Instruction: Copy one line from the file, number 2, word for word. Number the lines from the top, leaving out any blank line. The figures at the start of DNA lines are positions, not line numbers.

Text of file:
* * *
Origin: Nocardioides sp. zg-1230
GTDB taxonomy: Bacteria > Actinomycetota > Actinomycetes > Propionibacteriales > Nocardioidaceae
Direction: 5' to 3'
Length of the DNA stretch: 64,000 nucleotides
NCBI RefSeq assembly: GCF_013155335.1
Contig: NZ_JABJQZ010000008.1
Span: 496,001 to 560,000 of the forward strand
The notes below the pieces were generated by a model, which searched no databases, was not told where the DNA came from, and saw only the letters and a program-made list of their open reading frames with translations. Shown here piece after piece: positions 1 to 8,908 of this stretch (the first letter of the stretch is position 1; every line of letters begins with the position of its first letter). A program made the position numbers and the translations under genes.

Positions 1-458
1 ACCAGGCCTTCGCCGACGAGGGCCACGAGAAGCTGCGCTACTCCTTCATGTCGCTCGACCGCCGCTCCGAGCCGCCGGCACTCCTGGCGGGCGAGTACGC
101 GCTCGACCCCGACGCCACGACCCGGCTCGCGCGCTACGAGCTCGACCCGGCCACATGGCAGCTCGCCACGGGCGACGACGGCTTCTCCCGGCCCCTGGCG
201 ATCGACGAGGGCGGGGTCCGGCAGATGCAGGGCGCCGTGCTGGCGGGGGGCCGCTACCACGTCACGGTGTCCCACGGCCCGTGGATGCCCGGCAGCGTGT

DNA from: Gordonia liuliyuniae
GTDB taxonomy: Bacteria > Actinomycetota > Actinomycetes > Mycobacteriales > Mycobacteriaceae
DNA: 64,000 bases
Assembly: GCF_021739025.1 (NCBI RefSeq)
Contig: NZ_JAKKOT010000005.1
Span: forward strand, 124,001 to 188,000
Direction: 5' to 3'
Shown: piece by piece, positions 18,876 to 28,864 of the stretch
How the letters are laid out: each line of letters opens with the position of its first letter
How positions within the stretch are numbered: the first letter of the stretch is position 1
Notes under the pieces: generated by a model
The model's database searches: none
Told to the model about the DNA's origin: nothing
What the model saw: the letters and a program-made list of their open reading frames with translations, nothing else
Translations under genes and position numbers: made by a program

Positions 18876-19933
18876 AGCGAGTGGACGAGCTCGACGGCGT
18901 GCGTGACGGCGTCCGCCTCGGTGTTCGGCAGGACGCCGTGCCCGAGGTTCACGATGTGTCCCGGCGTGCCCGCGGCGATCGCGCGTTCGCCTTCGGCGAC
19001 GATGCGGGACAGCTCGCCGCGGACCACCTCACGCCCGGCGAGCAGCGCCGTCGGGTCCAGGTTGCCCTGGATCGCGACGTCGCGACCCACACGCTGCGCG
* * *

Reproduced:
GTDB taxonomy: Bacteria > Actinomycetota > Actinomycetes > Propionibacteriales > Nocardioidaceae